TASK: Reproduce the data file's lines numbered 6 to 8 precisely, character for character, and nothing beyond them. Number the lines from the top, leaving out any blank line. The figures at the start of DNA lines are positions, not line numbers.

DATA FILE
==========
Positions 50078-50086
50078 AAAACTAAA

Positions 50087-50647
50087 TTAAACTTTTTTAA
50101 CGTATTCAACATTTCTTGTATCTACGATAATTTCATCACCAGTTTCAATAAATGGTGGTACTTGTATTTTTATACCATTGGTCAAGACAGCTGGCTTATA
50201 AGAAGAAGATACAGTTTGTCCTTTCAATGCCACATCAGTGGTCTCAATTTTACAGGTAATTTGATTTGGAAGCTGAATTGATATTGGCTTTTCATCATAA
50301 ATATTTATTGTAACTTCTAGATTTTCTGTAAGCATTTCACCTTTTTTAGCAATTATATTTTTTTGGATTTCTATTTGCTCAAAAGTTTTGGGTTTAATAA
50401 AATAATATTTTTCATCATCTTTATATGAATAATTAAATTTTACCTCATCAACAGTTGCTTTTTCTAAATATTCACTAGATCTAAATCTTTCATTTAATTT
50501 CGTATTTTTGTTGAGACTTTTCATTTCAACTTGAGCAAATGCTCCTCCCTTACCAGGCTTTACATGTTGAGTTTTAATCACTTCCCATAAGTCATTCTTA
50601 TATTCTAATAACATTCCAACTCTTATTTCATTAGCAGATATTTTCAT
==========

50201 AGAAGAAGATACAGTTTGTCCTTTCAATGCCACATCAGTGGTCTCAATTTTACAGGTAATTTGATTTGGAAGCTGAATTGATATTGGCTTTTCATCATAA
50301 ATATTTATTGTAACTTCTAGATTTTCTGTAAGCATTTCACCTTTTTTAGCAATTATATTTTTTTGGATTTCTATTTGCTCAAAAGTTTTGGGTTTAATAA
50401 AATAATATTTTTCATCATCTTTATATGAATAATTAAATTTTACCTCATCAACAGTTGCTTTTTCTAAATATTCACTAGATCTAAATCTTTCATTTAATTT